Sharing Stories to Advance Research – Anne’s Story

Anne:    I was in the military between the reserves and active duty, for 40 years. I retired as a Lieutenant Colonel. I began my career at 18 years old and the last 15 years I did several overseas combat tours. I was assigned to tours in Iraq, Afghanistan, and in Bosnia. I was always in non-traditional roles, and I did nontraditional jobs. My regular day job, when I wasn’t doing reserves or active duty, was as a corrections officer. I felt like I always had a UTI even my last tour in Afghanistan. Even though I had blood in my urine the entire time I was in Afghanistan, I never had a cystoscopy. I was given antibiotics for a UTI. Six months later, my mother passed away. Everybody in my family said I didn’t look good. I came back home from the funeral and immediately went to urgent care. They gave me more antibiotics. It was not getting better and I was seeing red in the toilet bowl, blood clots, you name it.

When I finally went to a urologist she looked at me and said, “Well, we’re going to change your antibiotic.” Then she also scheduled a scope. I was on active duty at the time. I went during my lunch hour to have the cystoscopy. When I walked into her office, and she said I had cancer. I asked, “you haven’t done a biopsy. How can it be?” She replied, “I’ve been here 18 years. I know what it looks like and immediately began to explain what she suspected.” She said, “I wish there was somebody here to help you or just be with you,” but I was on my lunch hour. They did blood work. They did the CT scan the next day and then I met with the surgeon. The following week I was in surgery to get the TURBT. Mine took over three hours. They compared my tumor to the size of my uterus, but in my bladder. They kept asking, “Did you have any signs”? I told them I thought it was old age.

The military did train me to be strong. I think I did not present that I was sick. By the time they got the pathology report, a few weeks later, they had a tumor board discussion. They sent it to Johns Hopkins for the second look.  It came back as a very unusual bladder cancer. They told me that I had lymph node activity.  The surgeon said, “You have a very real bladder cancer, you have to get everything out. I’d love to take you in next week to take care of all that.” This was the first week in April. He said, “But I can’t take you into surgery until you get a second opinion, if not a third opinion.” So that’s when I found my team at Johns Hopkins.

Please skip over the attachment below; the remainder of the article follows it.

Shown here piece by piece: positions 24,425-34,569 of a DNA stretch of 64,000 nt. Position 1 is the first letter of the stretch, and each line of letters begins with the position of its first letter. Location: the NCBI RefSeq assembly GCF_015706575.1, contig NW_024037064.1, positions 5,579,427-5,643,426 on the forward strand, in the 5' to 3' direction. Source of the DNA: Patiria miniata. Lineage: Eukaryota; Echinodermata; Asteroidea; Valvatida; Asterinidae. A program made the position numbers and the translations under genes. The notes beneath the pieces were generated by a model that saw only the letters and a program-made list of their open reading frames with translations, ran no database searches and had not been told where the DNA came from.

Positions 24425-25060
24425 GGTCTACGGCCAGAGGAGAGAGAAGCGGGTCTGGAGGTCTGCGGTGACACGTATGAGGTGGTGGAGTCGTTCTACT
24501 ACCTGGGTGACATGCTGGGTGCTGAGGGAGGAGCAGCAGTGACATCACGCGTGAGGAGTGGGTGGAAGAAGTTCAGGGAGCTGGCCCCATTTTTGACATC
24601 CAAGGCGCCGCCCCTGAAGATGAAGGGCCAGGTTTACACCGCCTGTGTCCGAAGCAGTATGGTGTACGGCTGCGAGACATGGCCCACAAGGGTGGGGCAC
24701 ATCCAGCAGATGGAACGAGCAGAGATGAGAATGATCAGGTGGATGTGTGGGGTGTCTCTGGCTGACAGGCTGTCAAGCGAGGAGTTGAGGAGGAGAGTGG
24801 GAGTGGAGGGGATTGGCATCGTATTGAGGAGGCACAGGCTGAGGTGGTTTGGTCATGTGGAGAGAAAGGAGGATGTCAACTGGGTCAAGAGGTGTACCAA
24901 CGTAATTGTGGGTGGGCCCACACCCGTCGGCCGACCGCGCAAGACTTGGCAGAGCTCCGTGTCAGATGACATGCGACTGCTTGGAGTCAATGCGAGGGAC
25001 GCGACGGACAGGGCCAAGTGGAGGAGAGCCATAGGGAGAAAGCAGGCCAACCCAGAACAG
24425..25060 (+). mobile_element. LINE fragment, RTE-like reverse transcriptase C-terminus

I went to every appointment with a band of people, friends and family. They were all listening to everything that was being said because I probably tuned out a couple times. I thought oh my God, that therapy that means I’m going to die. There was a lot of that going on, but not really. As long as I could do my ballroom dancing, I was okay. I ended up having a chemotherapy that was very unique, according to my doctors. The treatment began in June and then I had my cystectomy. My urologist said that I was clean. That was just a joyous moment, because the level of my cancer was aggressive. I have had a lot of fun in between then and now. People say we have a ‘new normal.’ Well, I try to keep up with the old normal, which was never normal.

I’ve retired from the military. I’ve retired from prisons. I tried to be on good behavior but doesn’t happen often. Four months after my cystectomy, I went to Blackpoll England, which is the most prestigious ballroom dance event. I was invited to compete in the inaugural year for Pro-Am dancers. I got to go on the sacred floor of Blackpoll and dance. Even though I was huge from steroids and dancing amongst world class dancers, the champions were basically in tears seeing me dance because I still did not have much hair from the chemo. I’ve been very lucky. I’ve not had a reoccurrence, which is unusual. I live one day at a time still. I get to dance quite often. I do speak to people and I do spend a lot of time going to survivor meetings.

I get more education on what I need and what I do. At one of the meetings was when there was a physical therapist at Johns Hopkins that did pelvic floor evaluations. She helped me so much. Things really did progress quickly after that on getting healthier, but I do well, and I don’t complain often.

Read more about Anne here.